Three Teenagers, One Instagram Account, and a Big, Bold Plan to Change the Face of Tri

This article originally appeared on Triathlete

When Ayana Williams' history teacher suggested she and her friends do a triathlon, they thought he was a bit out there. After some research, they discovered something even more surprising: 13% of triathletes are athletes of color, and only 2% are Black.

"We were shocked," Williams says. "We learned that it came down to a lot of systematic issues due to the expense of the sport."

RELATED: Why Aren’t There More Black Triathletes?

Williams, along with her two close friends Leticia DoNascimento and Jayda Costa, started an Instagram page in January 2022 with the goal to diversify triathlon. With just a few taps on a social media app, the Connecticut-based Naugatuck High School Triathlon team was born. They began training in March for the season ahead.

Members of the Naugatuck High School Triathlon team take a selfie before going for a swim.
(Photo: Naugatuck High School Triathlon)

It wasn't long before they came across Sika Henry, the first U.S Black female professional triathlete. They reached out to her through social media, curious about her perspective in the sport.

"She became our inspiration," Williams says. "She is always saying, 'Be the change and be the representation,' and we adore her for that. That has turned into our goal too."

Henry was impressed by how mature and organized the girls were, already taking the initiative to form a team, coordinate training with a coach, fundraise, and put a goal race on the calendar.

"I wanted to do anything I could to help them," Henry says. "After all, this is why I made my journey so public. For me, it felt good to pay it forward and coordinate with my sponsors to help [Naugatuck High School] compete in triathlon."

RELATED: Q+A: Sika Henry On (Finally!) Racing as a Pro

In April 2022, Varlo, a performance apparel company started by Soj Jibowu (and a sponsor of Henry's), launched their mentorship program, and invited Naugatuck students to be a part. This created a strong bond between the students and Varlo's roster of professional female athletes.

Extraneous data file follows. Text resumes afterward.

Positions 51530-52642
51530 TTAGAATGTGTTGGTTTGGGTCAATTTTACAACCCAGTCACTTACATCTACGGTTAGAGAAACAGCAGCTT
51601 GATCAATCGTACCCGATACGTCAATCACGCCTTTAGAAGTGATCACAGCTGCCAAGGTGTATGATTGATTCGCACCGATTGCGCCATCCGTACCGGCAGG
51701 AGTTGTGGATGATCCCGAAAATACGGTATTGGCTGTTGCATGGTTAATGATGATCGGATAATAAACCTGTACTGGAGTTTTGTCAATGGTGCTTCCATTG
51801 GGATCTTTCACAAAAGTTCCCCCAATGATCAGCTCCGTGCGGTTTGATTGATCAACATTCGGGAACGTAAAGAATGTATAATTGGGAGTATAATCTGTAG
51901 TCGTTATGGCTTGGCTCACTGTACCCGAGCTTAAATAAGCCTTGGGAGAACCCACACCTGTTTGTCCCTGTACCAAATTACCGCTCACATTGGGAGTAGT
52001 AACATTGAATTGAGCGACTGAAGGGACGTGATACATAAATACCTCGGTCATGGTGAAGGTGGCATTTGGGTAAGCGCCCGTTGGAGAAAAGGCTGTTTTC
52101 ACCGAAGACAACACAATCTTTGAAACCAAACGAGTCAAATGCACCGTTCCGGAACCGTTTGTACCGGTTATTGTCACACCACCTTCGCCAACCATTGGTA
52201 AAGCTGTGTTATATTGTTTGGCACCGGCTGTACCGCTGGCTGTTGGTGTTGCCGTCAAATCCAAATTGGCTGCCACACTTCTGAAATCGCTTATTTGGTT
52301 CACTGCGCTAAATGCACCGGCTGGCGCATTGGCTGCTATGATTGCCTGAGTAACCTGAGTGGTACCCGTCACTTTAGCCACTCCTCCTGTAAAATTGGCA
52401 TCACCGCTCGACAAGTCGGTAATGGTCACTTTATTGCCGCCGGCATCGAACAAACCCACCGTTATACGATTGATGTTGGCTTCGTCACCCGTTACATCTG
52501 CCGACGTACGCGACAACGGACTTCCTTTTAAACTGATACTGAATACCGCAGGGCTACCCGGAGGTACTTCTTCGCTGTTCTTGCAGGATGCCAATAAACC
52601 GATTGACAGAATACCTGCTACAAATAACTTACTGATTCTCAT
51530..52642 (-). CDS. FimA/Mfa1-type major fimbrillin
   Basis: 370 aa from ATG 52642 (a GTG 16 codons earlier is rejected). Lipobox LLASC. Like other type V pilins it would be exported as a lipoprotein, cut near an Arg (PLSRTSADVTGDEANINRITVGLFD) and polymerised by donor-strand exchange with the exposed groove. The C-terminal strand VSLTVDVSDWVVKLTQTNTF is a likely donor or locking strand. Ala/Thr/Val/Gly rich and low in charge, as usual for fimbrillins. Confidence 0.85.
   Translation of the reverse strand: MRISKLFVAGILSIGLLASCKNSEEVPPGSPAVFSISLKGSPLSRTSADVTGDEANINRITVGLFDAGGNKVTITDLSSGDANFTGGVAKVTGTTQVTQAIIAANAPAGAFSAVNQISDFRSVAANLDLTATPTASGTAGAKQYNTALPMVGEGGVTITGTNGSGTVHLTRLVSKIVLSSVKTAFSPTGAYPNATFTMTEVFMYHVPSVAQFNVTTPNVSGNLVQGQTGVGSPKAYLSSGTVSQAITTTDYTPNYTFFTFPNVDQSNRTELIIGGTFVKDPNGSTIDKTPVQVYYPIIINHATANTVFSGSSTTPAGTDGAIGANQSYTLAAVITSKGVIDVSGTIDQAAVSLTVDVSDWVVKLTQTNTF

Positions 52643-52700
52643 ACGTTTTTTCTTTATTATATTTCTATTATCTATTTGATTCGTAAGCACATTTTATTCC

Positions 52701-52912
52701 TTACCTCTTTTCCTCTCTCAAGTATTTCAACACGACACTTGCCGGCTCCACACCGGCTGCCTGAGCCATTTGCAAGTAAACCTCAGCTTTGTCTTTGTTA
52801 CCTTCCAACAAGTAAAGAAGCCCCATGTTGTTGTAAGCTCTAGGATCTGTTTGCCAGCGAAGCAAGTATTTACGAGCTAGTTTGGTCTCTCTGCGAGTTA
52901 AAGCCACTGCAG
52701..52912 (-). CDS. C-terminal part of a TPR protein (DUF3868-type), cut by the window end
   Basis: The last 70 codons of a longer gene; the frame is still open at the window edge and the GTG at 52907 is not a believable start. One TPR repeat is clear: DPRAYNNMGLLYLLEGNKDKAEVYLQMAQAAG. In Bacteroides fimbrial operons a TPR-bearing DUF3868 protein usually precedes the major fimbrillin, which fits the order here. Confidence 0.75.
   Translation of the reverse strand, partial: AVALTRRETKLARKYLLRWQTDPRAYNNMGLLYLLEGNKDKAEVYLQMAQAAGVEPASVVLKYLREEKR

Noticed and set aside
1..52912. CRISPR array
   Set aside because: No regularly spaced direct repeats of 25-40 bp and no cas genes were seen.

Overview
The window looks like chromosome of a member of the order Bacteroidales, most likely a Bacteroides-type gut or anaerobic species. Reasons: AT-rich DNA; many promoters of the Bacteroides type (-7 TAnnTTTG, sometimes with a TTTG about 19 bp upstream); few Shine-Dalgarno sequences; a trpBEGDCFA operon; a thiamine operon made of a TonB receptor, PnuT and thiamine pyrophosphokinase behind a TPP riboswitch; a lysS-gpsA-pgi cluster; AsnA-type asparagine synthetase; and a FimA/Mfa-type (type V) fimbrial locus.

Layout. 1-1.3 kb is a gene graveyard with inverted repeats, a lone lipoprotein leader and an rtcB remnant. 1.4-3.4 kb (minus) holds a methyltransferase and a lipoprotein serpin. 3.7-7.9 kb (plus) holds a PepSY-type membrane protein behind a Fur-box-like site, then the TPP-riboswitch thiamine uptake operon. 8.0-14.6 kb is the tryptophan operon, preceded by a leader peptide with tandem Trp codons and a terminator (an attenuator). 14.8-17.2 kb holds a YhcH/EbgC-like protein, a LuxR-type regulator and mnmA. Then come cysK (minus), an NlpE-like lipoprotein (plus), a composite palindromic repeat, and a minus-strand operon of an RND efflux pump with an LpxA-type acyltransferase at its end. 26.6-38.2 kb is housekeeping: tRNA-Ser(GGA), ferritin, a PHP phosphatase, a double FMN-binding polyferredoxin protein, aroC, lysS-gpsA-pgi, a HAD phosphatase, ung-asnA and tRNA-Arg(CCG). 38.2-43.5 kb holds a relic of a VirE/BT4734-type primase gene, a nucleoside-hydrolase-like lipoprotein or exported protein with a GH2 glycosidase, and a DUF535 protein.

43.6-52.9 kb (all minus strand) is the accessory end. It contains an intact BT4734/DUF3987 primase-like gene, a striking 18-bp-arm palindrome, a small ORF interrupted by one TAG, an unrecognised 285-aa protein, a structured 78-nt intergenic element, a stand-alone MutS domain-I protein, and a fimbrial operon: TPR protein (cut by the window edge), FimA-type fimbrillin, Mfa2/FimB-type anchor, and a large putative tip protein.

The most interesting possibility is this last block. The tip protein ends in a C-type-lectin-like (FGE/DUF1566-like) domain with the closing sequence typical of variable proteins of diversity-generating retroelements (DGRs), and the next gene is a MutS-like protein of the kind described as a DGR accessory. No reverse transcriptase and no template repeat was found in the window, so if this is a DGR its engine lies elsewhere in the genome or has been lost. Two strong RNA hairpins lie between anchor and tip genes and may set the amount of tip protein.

"As a brand, it's essential that we do our part to help grow the sport of triathlon and provide pathways for newcomers and emerging athletes." Jibowu says.

Through their Instagram presence and guidance from Henry, the team was able to get support from other companies, including Blueseventy for swim gear and Saris for bike trainers.

On June 18, 2022, after training for about three months, Williams, DoNascimento and Costa tackled their first triathlon at the Pat Griskus Sprint Triathlon in Middlebury, CT. While triathlon is largely an individual sport, the trio chose to compete side by side. The announcer called them the "dream team," as they crossed the finish line together in their matching Varlo race suits.

Naugatuck High School Triathlon finishes a race. They are working to increase diversity in triathlon.
(Photo: Naugatuck High School Triathlon)

"We all have different strengths, but it is nice to have the companionship," Williams says.

The young triathletes finished a handful of other local events during the summer, including the Niantic Bay Triathlon, where they competed as a relay team, and the Westport Triathlon, where they raced side-by-side yet again. Toward the end of the summer, they had another Naugatuck High School student join the team: Matt Davey.

While the four current athletes are all seniors and their time at Naugatuck High School will come to an end this May, their work in diversifying the sport will continue. They are all looking to compete as a part of clubs or teams that their colleges offer.

But the team will live on after they take off for college. The students have inspired their younger siblings, who are currently freshmen and sophomores at Naugatuck High School, to take the reins of the team this spring. In addition to racing as representatives of their school, they’ll continue the team’s fundraising efforts to give students a chance to tri. In handing the team over to new athletes, they will also hand over the mission: "Be the change."

“Honestly, I'm just so proud of them," Henry says. "They have a bright future ahead of them. Mature, poised, driven young women – their story is incredibly inspirational."

RELATED: How to Ensure Triathlon's Diversity Efforts Will Actually Work

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